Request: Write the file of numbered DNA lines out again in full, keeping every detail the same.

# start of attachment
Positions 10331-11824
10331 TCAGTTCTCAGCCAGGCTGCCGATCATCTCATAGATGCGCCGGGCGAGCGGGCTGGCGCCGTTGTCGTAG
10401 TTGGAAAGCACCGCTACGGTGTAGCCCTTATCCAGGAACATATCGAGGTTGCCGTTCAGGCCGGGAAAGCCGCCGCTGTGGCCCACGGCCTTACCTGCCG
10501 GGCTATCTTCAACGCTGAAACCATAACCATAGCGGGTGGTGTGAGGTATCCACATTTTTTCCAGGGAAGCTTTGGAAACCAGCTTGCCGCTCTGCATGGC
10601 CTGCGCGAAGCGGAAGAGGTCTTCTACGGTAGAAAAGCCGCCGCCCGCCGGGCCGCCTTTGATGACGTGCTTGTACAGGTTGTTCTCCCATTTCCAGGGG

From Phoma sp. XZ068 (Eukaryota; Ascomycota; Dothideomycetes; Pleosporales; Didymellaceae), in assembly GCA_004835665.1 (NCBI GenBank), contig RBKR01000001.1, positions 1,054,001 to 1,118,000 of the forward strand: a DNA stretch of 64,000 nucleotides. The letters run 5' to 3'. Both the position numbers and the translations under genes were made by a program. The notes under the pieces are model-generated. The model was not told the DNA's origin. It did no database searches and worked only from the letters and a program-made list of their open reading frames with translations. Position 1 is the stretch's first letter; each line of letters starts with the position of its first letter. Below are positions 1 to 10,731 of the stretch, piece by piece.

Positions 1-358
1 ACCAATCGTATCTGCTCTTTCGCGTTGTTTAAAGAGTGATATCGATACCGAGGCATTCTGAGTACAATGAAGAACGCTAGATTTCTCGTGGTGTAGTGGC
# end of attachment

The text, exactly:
Positions 10331-11824
10331 TCAGTTCTCAGCCAGGCTGCCGATCATCTCATAGATGCGCCGGGCGAGCGGGCTGGCGCCGTTGTCGTAG
10401 TTGGAAAGCACCGCTACGGTGTAGCCCTTATCCAGGAACATATCGAGGTTGCCGTTCAGGCCGGGAAAGCCGCCGCTGTGGCCCACGGCCTTACCTGCCG
10501 GGCTATCTTCAACGCTGAAACCATAACCATAGCGGGTGGTGTGAGGTATCCACATTTTTTCCAGGGAAGCTTTGGAAACCAGCTTGCCGCTCTGCATGGC
10601 CTGCGCGAAGCGGAAGAGGTCTTCTACGGTAGAAAAGCCGCCGCCCGCCGGGCCGCCTTTGATGACGTGCTTGTACAGGTTGTTCTCCCATTTCCAGGGG

From Phoma sp. XZ068 (Eukaryota; Ascomycota; Dothideomycetes; Pleosporales; Didymellaceae), in assembly GCA_004835665.1 (NCBI GenBank), contig RBKR01000001.1, positions 1,054,001 to 1,118,000 of the forward strand: a DNA stretch of 64,000 nucleotides. The letters run 5' to 3'. Both the position numbers and the translations under genes were made by a program. The notes under the pieces are model-generated. The model was not told the DNA's origin. It did no database searches and worked only from the letters and a program-made list of their open reading frames with translations. Position 1 is the stretch's first letter; each line of letters starts with the position of its first letter. Below are positions 1 to 10,731 of the stretch, piece by piece.

Positions 1-358
1 ACCAATCGTATCTGCTCTTTCGCGTTGTTTAAAGAGTGATATCGATACCGAGGCATTCTGAGTACAATGAAGAACGCTAGATTTCTCGTGGTGTAGTGGC